Chambers, Adamson, & Eijkemans (2013) observe that IVF is not publicly supported, partly because, is not regarded as a medical need. In the opinion of McLeod (2017), medically essential reproductive services should only be utilized by persons who have an underlying ailment, not by those who merely have a profound desire to reproduce that they are unable to fulfill on their own and hence require the assistance of others. It appears that sponsoring IVF would appear to endorse uneven access to these services systems, in which only heterosexual couples are eligible for publically financed treatment (Gunby et al., 2010). Second, the reasoning argues that all medically required therapies for sickness are also ethically permissible (McLeod, 2017). However, certain therapies are not medically essential, and some treatments are not medically necessary. Only from a purely financial standpoint are some superior to others. Improved social surroundings for persons with physical impairments, achieved via making these settings more available to them, can serve as a nonmedical approach to medical intervention in treating their medical conditions. Furthermore, depending upon the type of medical treatment, it may be a preferable option to surgery. A nonmedical alternative to fertility therapy is adoption, which can be an equal or better alternative depending on the nature of the suggested medical treatment

On the other hand, Francesca (2019) contends that the CHA requires governments to fund only “medically essential” treatments and services. However, the phrase is undefined under the Act. Provinces are given great discretion in determining the services they must provide. While other governments reimburse for therapies like surgery to address infertility’s underlying reasons, only Ontario considers IVF medically essential (Gunby et al., 2010). There are various repercussions of not publically supporting IVF. To begin, governments have unintentionally turned IVF into a private commodity rather than a medical service by not insuring it. The CHA advised against privatizing IVF procedures in its 1993 report. Notwithstanding the ministry’s caution, finance continues to determine individuals who are eligible for reproductive therapy. Access is restricted to wealthier, primarily white couples, excluding underprivileged minorities unable to finance the private clinic’s fees.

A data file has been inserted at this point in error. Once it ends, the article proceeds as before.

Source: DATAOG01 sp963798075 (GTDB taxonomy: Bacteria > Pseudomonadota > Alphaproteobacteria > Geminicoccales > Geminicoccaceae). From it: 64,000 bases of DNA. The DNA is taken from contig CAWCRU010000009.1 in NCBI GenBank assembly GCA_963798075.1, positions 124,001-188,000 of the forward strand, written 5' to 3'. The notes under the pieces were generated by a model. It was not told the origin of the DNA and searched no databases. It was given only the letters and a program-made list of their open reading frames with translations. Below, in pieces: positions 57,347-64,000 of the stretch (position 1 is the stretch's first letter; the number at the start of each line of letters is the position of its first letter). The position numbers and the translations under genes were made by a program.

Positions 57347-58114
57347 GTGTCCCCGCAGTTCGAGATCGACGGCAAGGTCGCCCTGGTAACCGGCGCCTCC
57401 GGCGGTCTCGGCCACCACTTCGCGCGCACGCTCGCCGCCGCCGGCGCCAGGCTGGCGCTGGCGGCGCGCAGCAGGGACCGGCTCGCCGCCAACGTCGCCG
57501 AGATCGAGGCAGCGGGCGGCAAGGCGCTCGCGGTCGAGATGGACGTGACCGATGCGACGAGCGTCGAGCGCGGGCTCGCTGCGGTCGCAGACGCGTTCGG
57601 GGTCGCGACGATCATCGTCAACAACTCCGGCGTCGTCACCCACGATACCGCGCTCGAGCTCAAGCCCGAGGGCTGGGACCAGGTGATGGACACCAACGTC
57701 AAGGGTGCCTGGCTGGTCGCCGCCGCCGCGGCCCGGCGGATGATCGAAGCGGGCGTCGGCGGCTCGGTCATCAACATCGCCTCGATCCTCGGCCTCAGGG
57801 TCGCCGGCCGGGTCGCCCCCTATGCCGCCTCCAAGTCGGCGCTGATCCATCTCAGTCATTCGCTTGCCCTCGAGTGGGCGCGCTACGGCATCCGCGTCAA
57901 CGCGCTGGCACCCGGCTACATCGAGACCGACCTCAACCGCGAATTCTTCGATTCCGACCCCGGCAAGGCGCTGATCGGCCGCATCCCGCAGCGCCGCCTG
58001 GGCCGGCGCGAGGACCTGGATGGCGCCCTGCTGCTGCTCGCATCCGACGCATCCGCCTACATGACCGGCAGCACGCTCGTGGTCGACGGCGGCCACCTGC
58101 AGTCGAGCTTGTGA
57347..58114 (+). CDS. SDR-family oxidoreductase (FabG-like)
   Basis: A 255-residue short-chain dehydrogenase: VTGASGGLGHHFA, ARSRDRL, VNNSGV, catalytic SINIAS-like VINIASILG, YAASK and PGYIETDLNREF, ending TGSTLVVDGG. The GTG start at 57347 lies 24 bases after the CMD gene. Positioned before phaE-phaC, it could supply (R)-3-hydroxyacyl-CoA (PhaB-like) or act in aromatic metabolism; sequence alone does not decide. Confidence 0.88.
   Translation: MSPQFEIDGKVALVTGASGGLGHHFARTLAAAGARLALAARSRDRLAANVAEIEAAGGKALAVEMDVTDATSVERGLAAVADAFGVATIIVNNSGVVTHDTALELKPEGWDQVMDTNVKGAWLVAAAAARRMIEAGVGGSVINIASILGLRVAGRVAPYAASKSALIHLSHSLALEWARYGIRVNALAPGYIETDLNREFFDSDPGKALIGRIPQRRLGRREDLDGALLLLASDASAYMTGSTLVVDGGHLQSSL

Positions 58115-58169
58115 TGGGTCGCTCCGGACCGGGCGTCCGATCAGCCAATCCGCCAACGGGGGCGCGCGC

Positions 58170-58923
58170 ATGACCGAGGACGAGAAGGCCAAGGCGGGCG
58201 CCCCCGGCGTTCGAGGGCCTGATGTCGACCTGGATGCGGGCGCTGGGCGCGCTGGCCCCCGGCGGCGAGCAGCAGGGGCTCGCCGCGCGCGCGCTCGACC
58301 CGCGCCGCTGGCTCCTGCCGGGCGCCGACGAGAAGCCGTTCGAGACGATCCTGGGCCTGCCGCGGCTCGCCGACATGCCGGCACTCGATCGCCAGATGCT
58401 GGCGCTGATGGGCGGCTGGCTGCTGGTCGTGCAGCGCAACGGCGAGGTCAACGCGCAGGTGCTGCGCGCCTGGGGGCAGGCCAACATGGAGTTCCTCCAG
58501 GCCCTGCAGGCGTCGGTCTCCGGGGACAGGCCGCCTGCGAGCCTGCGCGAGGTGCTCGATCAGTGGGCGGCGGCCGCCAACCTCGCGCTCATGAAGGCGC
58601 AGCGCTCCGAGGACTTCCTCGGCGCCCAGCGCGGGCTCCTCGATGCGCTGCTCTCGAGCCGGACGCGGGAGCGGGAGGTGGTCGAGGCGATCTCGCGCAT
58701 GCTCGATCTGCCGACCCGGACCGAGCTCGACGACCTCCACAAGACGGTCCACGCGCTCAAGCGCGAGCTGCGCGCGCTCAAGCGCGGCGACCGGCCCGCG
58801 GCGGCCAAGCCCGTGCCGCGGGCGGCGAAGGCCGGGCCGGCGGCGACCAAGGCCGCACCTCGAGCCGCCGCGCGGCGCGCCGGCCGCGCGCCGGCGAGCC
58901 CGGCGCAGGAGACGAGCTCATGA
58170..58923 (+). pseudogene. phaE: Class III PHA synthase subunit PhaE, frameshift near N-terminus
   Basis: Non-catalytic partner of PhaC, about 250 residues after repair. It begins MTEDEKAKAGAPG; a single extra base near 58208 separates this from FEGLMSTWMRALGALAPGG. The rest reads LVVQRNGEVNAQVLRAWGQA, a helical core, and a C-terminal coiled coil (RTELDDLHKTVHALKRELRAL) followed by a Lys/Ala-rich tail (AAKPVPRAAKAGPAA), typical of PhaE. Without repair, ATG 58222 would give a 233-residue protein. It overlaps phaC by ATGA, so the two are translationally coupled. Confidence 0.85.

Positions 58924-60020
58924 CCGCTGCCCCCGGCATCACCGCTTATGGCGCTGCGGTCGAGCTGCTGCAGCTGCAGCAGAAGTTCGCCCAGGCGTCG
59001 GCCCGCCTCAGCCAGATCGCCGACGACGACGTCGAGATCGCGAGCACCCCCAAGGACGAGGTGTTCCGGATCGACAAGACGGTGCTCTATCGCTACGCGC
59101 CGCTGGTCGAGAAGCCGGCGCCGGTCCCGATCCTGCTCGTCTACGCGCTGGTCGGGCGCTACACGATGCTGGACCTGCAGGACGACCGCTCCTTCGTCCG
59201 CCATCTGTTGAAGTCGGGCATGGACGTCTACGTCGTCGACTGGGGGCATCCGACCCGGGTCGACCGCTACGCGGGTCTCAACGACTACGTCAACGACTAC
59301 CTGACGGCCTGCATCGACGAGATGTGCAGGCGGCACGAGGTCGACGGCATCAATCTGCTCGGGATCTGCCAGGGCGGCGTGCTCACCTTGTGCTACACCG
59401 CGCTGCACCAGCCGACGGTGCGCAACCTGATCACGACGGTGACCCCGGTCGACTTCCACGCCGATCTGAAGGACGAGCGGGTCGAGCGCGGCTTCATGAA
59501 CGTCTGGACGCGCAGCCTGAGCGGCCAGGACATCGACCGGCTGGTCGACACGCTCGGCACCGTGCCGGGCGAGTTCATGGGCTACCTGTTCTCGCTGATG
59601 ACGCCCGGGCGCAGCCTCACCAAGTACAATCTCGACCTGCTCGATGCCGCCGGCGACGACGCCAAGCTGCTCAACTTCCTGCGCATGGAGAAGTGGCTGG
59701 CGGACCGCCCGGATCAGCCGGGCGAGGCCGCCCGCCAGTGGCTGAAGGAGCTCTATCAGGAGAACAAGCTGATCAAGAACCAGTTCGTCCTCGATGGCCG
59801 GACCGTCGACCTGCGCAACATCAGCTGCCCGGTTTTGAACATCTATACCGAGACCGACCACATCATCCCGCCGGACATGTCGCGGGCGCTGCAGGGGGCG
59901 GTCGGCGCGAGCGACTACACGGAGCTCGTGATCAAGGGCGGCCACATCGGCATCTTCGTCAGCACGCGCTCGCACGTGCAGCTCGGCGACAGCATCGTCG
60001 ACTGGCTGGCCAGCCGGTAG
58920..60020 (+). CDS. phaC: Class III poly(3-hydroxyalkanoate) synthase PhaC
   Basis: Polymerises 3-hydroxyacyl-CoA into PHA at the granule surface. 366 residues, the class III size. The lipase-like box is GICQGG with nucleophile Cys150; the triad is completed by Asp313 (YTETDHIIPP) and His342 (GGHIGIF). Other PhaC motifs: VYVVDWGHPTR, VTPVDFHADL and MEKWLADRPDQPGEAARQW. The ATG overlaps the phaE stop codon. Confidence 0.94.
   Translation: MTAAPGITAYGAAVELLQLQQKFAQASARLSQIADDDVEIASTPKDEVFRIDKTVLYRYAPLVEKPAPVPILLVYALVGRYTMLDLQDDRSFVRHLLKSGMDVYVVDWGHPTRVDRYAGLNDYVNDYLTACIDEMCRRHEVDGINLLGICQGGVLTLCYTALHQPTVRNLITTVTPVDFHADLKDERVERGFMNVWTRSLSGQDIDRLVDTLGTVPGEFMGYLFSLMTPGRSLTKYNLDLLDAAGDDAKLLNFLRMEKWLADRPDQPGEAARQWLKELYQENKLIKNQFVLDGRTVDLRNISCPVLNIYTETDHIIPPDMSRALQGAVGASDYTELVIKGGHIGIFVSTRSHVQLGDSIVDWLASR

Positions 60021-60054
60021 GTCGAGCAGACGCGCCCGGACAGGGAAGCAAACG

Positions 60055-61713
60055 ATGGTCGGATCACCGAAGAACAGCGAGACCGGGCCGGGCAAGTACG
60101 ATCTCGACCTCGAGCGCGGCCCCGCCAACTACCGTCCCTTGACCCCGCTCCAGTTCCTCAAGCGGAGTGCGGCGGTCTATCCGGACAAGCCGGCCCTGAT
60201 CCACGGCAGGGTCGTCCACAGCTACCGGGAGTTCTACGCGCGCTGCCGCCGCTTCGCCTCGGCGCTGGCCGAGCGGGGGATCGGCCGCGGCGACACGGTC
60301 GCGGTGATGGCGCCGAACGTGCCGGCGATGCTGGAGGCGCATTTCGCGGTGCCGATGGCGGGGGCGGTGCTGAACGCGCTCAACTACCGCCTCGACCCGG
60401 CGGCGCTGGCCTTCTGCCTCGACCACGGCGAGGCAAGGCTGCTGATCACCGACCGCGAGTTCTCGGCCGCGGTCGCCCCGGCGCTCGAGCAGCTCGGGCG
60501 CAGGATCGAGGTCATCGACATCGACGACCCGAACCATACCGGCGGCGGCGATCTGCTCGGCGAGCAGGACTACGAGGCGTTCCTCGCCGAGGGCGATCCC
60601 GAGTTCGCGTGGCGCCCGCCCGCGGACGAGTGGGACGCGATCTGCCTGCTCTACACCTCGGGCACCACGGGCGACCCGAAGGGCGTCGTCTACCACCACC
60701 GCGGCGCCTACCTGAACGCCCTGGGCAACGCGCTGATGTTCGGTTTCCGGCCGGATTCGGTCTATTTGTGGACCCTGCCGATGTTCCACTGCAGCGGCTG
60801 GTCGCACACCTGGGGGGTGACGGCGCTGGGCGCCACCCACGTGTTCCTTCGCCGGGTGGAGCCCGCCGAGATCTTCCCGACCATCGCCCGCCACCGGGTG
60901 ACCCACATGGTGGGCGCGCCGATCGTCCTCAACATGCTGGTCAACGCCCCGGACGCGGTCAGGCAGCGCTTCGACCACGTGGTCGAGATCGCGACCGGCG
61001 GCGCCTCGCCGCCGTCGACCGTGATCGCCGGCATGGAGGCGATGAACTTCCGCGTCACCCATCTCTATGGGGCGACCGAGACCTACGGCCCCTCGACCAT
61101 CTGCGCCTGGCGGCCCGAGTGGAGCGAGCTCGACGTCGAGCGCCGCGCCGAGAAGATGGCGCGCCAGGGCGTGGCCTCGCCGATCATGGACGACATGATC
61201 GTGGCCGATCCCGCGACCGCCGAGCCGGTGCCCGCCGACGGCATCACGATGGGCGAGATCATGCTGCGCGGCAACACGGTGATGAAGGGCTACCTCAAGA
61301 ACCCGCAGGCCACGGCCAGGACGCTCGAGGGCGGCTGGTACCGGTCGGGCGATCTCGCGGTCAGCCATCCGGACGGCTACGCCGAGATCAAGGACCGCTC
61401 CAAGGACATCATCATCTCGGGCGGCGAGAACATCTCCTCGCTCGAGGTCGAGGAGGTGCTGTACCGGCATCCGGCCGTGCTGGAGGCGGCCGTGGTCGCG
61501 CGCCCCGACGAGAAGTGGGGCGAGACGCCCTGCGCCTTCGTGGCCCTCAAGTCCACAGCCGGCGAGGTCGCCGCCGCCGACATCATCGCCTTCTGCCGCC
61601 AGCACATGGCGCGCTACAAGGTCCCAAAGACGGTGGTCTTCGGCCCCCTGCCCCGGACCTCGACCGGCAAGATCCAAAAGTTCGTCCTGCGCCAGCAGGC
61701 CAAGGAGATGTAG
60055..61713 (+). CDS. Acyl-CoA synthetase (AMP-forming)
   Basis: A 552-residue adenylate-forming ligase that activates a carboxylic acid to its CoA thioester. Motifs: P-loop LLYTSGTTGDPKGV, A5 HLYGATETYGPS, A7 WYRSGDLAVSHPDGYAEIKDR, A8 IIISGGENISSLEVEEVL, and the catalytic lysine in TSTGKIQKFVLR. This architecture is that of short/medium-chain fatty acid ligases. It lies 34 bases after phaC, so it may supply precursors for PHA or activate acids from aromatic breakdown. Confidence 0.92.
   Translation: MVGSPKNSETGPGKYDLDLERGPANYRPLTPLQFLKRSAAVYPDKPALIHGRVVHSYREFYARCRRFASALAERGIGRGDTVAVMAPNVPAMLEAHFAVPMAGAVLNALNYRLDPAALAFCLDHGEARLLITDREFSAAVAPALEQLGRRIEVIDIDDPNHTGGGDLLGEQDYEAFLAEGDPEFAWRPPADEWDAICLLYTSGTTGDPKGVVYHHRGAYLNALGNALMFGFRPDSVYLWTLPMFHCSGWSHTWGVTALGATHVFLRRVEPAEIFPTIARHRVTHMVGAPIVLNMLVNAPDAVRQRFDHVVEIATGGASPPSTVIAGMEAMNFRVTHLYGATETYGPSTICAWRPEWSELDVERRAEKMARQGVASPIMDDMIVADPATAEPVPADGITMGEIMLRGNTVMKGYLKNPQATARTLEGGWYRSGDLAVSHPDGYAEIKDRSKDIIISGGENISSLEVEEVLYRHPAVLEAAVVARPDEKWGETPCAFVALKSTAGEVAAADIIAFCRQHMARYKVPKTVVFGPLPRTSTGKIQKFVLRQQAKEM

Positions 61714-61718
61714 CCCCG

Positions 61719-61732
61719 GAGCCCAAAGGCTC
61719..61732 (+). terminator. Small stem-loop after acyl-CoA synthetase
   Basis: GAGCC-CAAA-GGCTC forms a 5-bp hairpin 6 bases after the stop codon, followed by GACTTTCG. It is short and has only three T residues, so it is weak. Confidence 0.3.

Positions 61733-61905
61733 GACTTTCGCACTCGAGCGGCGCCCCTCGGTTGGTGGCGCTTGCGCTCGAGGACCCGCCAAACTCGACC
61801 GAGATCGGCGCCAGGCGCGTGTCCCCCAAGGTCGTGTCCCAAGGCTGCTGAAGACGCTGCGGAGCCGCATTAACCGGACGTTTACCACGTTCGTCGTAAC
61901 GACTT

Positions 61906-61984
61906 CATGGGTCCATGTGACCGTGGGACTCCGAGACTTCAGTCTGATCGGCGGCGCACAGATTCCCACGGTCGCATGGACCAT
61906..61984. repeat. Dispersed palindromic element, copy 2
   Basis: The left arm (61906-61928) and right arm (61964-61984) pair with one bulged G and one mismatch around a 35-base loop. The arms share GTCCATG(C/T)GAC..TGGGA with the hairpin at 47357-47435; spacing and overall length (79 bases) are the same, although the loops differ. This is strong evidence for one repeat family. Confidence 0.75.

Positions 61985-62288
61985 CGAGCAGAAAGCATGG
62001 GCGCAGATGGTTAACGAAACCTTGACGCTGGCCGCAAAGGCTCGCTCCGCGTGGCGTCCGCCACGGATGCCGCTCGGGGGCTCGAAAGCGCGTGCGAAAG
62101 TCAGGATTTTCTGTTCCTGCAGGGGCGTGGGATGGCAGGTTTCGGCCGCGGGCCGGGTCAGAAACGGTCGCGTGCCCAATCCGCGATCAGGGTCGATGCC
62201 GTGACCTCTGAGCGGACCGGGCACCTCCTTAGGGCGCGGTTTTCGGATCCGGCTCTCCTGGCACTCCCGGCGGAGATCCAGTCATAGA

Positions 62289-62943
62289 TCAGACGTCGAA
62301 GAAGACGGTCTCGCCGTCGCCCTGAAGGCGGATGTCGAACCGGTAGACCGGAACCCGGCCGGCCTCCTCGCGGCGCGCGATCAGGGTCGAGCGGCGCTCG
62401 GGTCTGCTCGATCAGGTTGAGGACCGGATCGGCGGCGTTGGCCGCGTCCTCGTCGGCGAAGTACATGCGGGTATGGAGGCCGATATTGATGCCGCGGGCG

With the exception of Quebec, there is very no government regulation of IVF centers. The federal Assisted Human Reproduction Act (AHRA) of 2006 did include measures for regulating and monitoring IVF facilities, but the Supreme Court of Canada overturned those provisions in 2010 because they were judged to impinge on provinces’ rights (Williamson, & Lawson, 2021). Because governments might apply constraints, public funding of IVF could provide an additional means of improving the safety and quality of IVF treatments while also potentially lowering healthcare costs in the long run. Countries like Sweden, for instance, discourage more than one birth using IVF treatment since they pose greater health risks and increase the burden on the healthcare system. In the same manner, the Canadian government has the authority to compel single embryo transfers for patients under the age of 18. Ontario’s program, prompted by similar concerns, only allows for single embryo transfers. When individuals are not financially constrained, they are less likely to feel compelled to perform many embryo transfers in the hope of achieving a successful pregnancy.